The Top 10 Financial Services Cybersecurity Trends for 2013:
- Business/Information Risk protection is not Just a Technology Issue – Spending on new technology alone is not enough to protect a firm’s information and business. Firms must also invest in people and in fine-tuning processes to ensure, not only the proper use of technology, but that the processes that require interfaces between organizations are well managed and executed flawlessly. No matter how good a technology is, if not used correctly by skilled employees who follow well-defined processes, vulnerabilities will surface that can be leveraged by both internal and external threat actors.
- Data disruption attacks may become data destruction attacks – The potential of threat actors actually destroying data is a major concern among risk and security professionals. Over time, the financial services industry will face threats from extremist groups who, when denied access to weapons of mass destruction, will use cyber as a “weapon of mass disruption.” Additionally, threat actors who mean to disrupt a firm’s business operations to make a statement or prove what they consider a moral point will also utilize destruction of data to ensure they make an impact.
- Nation-states and threat actors are becoming more sophisticated – We now have to face more sophisticated threat actors such as smaller nation-states and terrorist elements obtaining similar capabilities. The financial services industry must fully understand the entire threat landscape and what this means in terms of employing the right people, technology and processes to ensure business continuity and proper risk management.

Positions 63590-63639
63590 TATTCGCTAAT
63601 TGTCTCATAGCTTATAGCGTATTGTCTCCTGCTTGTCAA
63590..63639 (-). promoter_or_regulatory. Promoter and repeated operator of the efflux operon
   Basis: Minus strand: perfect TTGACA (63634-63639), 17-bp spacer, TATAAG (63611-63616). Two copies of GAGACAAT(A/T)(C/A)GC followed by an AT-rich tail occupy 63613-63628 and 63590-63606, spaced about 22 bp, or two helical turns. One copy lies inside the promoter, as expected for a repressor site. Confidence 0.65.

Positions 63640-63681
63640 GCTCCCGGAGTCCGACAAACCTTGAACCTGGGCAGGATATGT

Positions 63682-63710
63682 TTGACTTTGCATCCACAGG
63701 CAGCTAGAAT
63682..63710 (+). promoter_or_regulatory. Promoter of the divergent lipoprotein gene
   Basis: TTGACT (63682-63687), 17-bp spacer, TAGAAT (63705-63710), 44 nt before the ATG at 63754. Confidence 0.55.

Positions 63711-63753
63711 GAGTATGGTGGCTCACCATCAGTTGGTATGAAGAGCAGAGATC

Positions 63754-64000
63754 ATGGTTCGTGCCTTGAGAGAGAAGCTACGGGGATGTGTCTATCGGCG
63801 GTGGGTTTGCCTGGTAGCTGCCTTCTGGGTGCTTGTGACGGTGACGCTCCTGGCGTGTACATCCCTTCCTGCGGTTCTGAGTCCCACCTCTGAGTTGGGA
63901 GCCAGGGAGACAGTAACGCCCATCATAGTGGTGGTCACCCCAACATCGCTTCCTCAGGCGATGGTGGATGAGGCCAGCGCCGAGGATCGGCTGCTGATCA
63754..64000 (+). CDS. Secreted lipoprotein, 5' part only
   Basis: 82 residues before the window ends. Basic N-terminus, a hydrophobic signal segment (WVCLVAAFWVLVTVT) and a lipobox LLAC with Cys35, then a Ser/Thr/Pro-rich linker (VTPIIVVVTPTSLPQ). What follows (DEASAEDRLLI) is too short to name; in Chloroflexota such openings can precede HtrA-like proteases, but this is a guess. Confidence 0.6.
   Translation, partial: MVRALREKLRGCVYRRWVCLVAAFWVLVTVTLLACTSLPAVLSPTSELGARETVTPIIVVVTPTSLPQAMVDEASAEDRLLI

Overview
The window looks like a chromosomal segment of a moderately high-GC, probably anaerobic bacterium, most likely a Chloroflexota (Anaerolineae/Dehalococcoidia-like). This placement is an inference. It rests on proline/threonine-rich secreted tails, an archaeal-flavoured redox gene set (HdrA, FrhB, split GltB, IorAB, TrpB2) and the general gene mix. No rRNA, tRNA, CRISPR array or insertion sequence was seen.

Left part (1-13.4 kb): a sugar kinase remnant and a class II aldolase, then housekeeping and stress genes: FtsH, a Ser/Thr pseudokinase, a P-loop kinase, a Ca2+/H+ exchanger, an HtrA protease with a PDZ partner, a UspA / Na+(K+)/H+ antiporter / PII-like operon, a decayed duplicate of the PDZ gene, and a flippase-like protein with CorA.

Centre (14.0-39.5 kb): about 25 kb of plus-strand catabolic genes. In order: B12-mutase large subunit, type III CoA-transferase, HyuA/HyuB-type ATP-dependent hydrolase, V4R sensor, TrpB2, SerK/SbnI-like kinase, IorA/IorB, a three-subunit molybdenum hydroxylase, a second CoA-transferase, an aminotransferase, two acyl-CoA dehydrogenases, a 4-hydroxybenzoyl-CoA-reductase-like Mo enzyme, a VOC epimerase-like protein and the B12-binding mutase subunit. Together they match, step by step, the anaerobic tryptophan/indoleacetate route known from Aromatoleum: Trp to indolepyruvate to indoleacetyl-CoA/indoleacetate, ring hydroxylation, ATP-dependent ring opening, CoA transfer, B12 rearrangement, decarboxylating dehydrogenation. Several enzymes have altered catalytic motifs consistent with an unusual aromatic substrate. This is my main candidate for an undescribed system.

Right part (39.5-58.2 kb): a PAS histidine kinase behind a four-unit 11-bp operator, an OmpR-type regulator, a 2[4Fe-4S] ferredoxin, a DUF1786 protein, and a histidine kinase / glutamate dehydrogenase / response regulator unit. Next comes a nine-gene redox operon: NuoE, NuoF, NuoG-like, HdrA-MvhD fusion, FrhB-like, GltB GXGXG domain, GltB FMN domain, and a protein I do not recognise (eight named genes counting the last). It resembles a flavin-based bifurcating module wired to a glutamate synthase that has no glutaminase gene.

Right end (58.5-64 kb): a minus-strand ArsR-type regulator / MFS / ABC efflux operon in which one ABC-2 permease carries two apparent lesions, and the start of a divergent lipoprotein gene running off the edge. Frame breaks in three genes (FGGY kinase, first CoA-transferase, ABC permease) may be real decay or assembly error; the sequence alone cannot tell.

- Legislation could push industry standards around cyber risks and improve threat intelligence information sharing – Banks already share information, but they will need to do more in light of possible legislation to set standards for cyber protection. If Congress allows the sharing of important national security information, industry standards could become a benchmark requirement that firms must meet before they are given access to government information. Additionally, such legislation could help in reducing the valid fears of firms in sharing cyber incident information due to the threat of penalties and further regulation. The industry and government must acknowledge and treat firms as part of the nation’s critical infrastructure because a breach at anyone bank or firm can have severe, cascading effects on the nation’s stability.
- Predictive threat intelligence analytics will create a more effective risk management capability – Financial services firms must begin to employ a more predictive threat intelligence capability to determine who might be trying to attack them and how. Focusing on understanding their own individual business risks (as well as industry risks) and combating real potential threats that could focus on such risks is much more effective than trying to create a defense that could cover any possible threat.